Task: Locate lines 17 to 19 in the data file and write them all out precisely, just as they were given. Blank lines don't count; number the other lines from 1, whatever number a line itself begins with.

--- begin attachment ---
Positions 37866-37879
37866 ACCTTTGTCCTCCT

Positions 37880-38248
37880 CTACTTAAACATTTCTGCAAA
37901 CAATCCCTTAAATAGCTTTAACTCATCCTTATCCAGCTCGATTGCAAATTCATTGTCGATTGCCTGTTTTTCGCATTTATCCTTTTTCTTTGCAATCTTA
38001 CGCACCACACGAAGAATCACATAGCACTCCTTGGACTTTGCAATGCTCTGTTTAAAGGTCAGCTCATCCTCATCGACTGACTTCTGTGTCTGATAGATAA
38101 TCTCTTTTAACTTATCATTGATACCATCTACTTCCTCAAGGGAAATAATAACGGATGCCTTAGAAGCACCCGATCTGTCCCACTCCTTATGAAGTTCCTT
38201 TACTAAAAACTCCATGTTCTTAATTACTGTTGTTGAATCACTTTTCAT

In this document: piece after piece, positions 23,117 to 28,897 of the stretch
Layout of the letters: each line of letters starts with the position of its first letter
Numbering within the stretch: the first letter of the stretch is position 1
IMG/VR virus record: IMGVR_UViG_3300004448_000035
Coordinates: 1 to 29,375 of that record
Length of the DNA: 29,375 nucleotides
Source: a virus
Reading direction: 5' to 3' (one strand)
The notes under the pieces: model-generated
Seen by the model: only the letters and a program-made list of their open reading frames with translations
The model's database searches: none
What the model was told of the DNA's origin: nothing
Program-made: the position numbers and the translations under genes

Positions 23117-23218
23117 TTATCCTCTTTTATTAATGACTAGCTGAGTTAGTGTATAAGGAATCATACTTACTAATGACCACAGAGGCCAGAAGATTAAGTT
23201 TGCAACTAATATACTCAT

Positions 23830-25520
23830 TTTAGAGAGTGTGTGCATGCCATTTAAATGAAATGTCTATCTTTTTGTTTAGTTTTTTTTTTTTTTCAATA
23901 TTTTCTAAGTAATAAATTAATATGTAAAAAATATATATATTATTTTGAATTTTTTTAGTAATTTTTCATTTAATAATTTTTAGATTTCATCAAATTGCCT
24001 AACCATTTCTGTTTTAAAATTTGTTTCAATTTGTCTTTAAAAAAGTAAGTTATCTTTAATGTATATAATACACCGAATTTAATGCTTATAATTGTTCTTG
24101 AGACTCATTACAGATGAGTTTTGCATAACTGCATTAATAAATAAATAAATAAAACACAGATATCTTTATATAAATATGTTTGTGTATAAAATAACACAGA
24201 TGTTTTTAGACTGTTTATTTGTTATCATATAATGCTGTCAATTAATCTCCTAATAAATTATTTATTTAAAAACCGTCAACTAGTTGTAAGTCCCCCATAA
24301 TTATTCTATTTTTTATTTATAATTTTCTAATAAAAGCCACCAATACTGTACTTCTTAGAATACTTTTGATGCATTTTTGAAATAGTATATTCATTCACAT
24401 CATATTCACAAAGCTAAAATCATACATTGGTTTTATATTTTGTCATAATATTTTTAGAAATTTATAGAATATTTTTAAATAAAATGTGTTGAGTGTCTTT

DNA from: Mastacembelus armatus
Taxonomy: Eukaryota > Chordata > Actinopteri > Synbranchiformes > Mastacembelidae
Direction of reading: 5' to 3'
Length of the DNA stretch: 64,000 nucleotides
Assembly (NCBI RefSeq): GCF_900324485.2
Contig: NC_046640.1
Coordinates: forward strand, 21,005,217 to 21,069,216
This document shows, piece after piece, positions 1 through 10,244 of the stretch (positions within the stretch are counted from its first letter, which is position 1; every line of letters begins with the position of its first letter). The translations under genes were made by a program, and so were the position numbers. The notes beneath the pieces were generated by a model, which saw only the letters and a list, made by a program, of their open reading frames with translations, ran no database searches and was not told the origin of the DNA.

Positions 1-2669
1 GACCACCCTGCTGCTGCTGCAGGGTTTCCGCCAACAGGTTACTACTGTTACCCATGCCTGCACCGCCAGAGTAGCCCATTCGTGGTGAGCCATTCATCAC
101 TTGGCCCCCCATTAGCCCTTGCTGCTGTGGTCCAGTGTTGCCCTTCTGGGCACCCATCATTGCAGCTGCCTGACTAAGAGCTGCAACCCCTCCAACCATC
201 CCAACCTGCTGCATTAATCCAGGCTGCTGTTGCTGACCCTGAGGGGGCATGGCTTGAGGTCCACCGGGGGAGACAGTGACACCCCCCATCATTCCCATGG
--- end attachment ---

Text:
The notes under the pieces: model-generated
Seen by the model: only the letters and a program-made list of their open reading frames with translations
The model's database searches: none